# Rounding decimals in nested data structures in Python

I have a program which deals with nested data structures where the underlying type usually ends up being a decimal. e.g.

``````x={'a':[1.05600000001,2.34581736481,[1.1111111112,9.999990111111]],...}
``````

Is there a simple pythonic way to print such a variable but rounding all floats to (say) 3dp and not assuming a particular configuration of lists and dictionaries? e.g.

``````{'a':[1.056,2.346,[1.111,10.000],...}
``````

I'm thinking something like `pformat(x,round=3)` or maybe

``````pformat(x,conversions={'float':lambda x: "%.3g" % x})
``````

except I don't think they have this kind of functionality. Permanently rounding the underlying data is of course not an option.

• how about running a loop like [floor(x*1000)/1000.0 for x in a] ? – Anil Shanbhag Aug 16 '11 at 9:45
• that only works for lists of numbers. – acrophobia Aug 16 '11 at 9:51

This will recursively descend dicts, tuples, lists, etc. formatting numbers and leaving other stuff alone.

``````import collections
import numbers
def pformat(thing, formatfunc):
if isinstance(thing, dict):
return type(thing)((key, pformat(value, formatfunc)) for key, value in thing.iteritems())
if isinstance(thing, collections.Container):
return type(thing)(pformat(value, formatfunc) for value in thing)
if isinstance(thing, numbers.Number):
return formatfunc(thing)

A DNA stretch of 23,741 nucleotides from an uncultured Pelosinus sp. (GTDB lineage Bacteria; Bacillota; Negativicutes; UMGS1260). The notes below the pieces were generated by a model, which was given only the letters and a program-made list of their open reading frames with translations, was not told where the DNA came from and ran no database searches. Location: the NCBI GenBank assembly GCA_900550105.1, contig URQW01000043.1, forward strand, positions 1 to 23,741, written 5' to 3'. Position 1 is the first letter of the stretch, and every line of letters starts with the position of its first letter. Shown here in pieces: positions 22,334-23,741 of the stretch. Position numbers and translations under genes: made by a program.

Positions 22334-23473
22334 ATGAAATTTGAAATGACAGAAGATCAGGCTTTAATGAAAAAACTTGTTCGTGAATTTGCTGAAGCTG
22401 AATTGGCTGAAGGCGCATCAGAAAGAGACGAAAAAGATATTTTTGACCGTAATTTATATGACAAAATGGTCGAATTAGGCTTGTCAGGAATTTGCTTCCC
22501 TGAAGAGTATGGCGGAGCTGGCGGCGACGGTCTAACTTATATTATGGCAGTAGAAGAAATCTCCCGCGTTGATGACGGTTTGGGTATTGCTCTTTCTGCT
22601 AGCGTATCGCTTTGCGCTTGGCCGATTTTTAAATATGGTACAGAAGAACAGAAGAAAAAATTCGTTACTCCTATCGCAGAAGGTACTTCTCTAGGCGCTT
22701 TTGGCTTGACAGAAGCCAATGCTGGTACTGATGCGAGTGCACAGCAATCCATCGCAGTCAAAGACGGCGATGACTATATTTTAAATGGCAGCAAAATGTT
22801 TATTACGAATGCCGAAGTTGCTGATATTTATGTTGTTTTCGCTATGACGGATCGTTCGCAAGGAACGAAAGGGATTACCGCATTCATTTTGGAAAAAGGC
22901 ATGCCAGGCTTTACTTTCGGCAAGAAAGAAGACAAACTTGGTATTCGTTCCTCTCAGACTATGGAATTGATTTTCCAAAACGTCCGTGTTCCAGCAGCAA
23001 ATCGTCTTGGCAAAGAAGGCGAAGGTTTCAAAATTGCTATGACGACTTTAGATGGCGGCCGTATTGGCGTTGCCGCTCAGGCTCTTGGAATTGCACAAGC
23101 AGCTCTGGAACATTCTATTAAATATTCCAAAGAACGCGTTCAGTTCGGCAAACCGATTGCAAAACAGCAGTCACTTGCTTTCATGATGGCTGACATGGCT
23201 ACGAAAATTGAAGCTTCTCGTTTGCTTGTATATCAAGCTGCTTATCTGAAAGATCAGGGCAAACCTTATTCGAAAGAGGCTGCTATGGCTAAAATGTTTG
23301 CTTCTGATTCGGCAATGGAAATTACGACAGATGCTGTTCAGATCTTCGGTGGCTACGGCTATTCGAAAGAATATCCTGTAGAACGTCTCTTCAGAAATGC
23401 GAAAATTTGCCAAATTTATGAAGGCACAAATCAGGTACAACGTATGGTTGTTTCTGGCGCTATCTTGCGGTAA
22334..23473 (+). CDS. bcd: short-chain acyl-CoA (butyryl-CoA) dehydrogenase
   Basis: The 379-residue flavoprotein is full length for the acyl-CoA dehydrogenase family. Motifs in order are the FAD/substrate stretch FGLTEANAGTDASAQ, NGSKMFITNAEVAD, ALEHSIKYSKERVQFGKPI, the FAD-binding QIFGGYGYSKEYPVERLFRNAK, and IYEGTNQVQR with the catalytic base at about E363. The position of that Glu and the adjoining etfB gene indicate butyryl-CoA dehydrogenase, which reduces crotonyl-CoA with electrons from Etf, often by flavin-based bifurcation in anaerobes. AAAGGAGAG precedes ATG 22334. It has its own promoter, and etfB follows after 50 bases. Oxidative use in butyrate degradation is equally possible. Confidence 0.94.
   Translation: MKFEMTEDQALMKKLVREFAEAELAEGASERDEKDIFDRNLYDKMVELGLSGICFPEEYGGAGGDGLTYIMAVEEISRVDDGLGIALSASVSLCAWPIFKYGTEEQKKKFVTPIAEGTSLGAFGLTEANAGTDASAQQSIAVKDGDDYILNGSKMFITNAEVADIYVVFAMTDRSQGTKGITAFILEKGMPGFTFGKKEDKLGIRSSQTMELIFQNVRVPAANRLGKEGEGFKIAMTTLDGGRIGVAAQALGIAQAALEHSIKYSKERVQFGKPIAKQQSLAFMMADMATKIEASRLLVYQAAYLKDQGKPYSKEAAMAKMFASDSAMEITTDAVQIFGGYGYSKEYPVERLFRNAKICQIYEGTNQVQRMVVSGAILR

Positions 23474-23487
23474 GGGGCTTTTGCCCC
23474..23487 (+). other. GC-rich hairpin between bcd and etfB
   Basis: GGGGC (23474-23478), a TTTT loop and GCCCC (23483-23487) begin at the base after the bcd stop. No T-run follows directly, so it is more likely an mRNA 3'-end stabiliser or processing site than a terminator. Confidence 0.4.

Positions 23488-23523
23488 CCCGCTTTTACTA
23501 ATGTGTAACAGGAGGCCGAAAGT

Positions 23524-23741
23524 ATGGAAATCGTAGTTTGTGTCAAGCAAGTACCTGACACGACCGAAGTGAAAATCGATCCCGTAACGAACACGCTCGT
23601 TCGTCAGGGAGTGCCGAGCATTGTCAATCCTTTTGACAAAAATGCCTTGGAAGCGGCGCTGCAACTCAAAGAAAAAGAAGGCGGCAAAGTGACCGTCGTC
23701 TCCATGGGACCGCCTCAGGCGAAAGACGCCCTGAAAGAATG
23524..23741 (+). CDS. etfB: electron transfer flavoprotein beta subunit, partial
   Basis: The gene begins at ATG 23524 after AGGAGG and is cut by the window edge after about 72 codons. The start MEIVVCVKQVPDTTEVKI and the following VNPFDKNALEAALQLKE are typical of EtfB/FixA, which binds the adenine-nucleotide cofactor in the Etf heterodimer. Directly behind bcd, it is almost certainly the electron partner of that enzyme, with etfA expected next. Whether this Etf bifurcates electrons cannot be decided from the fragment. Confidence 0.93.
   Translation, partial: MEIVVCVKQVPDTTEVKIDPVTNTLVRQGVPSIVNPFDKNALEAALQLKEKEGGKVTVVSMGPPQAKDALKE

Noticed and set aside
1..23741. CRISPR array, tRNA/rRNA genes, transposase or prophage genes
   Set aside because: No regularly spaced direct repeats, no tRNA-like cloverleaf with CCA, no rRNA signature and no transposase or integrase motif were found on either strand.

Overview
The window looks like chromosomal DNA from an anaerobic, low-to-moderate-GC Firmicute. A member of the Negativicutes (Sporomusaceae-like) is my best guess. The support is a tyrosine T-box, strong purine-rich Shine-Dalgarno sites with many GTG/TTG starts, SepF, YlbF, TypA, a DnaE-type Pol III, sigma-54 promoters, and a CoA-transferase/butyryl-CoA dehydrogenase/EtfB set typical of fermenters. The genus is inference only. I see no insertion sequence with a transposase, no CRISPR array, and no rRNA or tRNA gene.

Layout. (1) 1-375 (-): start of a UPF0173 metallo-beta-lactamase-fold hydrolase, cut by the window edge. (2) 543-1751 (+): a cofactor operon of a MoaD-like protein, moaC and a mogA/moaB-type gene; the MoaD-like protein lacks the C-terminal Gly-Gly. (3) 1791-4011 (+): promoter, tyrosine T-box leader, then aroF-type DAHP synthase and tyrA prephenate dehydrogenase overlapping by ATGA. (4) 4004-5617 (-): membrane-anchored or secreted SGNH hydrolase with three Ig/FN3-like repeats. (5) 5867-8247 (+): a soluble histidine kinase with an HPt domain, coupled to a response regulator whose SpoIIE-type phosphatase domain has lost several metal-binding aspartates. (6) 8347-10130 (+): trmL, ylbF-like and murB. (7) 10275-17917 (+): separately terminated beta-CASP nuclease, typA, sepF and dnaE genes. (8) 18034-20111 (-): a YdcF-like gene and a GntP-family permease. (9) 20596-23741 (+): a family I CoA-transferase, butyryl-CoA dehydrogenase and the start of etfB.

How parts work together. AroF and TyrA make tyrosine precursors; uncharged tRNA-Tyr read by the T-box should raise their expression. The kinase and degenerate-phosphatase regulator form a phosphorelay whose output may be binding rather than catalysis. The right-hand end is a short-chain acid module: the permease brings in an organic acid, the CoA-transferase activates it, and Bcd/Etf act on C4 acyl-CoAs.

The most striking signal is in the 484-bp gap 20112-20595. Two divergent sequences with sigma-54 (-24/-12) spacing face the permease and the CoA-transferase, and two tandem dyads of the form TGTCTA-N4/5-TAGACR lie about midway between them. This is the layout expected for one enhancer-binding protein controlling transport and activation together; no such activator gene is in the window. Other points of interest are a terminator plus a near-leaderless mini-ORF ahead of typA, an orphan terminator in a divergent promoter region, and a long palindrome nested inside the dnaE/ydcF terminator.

return thing

def formatfloat(thing):
return "%.3g" % float(thing)

x={'a':[1.05600000001,2.34581736481,[8.1111111112,9.999990111111]],
'b':[3.05600000001,4.34581736481,[5.1111111112,6.999990111111]]}

print pformat(x, formatfloat)
``````

If you want to try and convert everything to a float, you can do

``````try:
return formatfunc(thing)
except:
return thing
``````

instead of the last three lines of the function.

• Trying to make this function work - throws an error : TypeError: pformat() missing 1 required positional argument: 'formatfunc' – codingenthusiast May 8 '19 at 18:45
• This code is fixed by adding an argument on pformat(value, formatfunc) – âńōŋŷXmoůŜ May 8 '19 at 20:57
• Thanks @âńōŋŷXmoůŜ for fixing that! – agf May 10 '19 at 1:50

A simple approach assuming you have lists of floats:

``````>>> round = lambda l: [float('%.3g' % e) if type(e) != list else round(e) for e in l]
>>> print {k:round(v) for k,v in x.iteritems()}
{'a': [1.06, 2.35, [1.11, 10.0]]}
``````
• A lambda referring to itself by name is just wrong, this is what named functions or the y-combinator are for :). He also said the type "usually ends up being decimal" so I think sometimes they won't be `float`able. – agf Aug 16 '11 at 10:32
• I'll leave it as an exercise to the reader to swap `round = lambda l: ...` with `def round(l): return ...` :D – zeekay Aug 16 '11 at 10:34
• But the y-combinator is awesome and there is never a reason to use it in Python! – agf Aug 16 '11 at 10:36
``````>>> b = []
>>> x={'a':[1.05600000001,2.34581736481,[1.1111111112,9.999990111111]]}
>>> for i in x.get('a'):
if type(i) == type([]):
for y in i:
print("%0.3f"%(float(y)))
else:
print("%0.3f"%(float(i)))

1.056
2.346
1.111
10.000
``````

The problem Here is we don't have flatten method in python, since I know it is only 2 level list nesting I have used `for loop`.